RE: Human mind not Turing computable according to Eliezer?

From: Ben Goertzel (
Date: Sat Oct 09 2004 - 09:55:57 MDT

yeah ok ok, you're right... it's been a long while since I read that

I do recall that, when I talked to Penrose about this (this was the late
80's), his formulations got more and more extreme the longer our
conversation went on ... and then he changed the topic to quasicrystals ;-)

What Penrose seemed to believe, when I pressed him on it, was that humans
have some kind of mystical creative force inside them, which gives them
*infinite potential* to solve problems and come up with creative ideas.
He'd admit that, intuitively, the odds of person P solving problem X is
generally very low; but he's reluctant to apply probability theory to people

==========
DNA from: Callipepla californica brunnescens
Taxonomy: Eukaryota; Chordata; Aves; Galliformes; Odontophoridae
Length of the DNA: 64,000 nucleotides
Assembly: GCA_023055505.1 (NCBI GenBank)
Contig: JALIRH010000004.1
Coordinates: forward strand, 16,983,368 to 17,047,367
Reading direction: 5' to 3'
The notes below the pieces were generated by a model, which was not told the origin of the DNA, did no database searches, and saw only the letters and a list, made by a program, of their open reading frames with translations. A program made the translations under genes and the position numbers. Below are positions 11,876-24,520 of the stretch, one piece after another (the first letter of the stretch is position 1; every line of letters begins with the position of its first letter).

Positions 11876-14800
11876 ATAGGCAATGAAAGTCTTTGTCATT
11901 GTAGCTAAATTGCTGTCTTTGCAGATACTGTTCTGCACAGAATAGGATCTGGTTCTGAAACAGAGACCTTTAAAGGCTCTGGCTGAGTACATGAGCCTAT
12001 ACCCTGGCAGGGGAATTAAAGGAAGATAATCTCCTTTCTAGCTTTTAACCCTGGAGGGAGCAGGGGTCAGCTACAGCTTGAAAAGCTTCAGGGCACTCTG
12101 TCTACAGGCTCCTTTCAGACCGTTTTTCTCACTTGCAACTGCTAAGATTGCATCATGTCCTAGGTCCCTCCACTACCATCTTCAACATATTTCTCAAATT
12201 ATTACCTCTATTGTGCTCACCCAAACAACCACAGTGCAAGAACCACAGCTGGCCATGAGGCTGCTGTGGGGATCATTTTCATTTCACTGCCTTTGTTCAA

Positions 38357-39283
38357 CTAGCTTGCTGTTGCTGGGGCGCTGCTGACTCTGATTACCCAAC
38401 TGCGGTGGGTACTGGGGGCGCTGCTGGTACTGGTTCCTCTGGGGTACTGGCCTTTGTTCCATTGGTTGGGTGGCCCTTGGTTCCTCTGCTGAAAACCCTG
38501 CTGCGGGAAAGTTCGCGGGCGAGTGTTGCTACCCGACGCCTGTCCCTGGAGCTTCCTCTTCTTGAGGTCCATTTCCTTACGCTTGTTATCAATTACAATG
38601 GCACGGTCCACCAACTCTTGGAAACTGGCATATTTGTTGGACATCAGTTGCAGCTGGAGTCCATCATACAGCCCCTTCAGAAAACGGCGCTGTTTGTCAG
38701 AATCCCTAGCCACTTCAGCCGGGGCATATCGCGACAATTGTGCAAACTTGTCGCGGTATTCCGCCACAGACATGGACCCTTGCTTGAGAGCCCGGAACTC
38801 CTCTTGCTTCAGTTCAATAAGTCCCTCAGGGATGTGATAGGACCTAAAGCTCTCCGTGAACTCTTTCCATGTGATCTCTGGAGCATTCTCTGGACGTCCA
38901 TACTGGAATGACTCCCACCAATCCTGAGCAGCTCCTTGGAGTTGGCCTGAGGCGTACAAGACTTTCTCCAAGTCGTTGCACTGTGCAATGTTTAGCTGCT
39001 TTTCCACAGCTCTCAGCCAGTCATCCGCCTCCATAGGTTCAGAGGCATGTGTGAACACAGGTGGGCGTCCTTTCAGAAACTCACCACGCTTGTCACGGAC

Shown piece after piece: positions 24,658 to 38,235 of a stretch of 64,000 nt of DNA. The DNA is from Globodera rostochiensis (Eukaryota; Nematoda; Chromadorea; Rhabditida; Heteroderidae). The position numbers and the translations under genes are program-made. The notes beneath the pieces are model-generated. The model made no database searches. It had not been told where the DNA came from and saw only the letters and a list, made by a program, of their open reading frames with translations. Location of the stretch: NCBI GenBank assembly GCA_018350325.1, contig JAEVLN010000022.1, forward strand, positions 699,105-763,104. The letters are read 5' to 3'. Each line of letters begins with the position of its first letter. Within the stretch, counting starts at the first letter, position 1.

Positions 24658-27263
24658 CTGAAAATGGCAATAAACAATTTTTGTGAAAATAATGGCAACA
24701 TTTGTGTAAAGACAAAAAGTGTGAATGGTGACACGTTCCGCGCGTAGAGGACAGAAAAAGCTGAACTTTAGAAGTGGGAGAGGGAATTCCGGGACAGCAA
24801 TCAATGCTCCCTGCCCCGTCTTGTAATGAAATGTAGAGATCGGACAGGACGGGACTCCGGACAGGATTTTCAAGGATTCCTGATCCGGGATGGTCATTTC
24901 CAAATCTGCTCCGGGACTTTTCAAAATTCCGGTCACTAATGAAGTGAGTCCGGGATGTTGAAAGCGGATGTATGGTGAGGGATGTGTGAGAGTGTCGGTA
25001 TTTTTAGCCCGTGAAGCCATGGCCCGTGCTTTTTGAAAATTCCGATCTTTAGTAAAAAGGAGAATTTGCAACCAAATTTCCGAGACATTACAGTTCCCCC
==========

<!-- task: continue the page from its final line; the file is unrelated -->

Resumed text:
in this way, because he's not even sure that peoples' minds live inside
measurable spaces....

He's both a brilliant and reasonable guy, and if any of us were to debate
him about these matters, he would not suffer a pathetic and crushing defeat,
although an impartial judge might assess his position as sorely lacking in

ben g

> -----Original Message-----
> From: []On Behalf Of Christian
> Szegedy
> Sent: Saturday, October 09, 2004 9:14 AM
> To:
> Subject: Re: Human mind not Turing computable according to Eliezer?
> > The two arguments are essentially equivalent;
> It is definitely completely different to find
> *one* single problem that I can solve (although I
> am not supposed to) to stating that *each*
> human can solve *any* problem (your Premise 2).
> It is certainly not a "minor reformulation", even if
> Penrose did not mind it... :)

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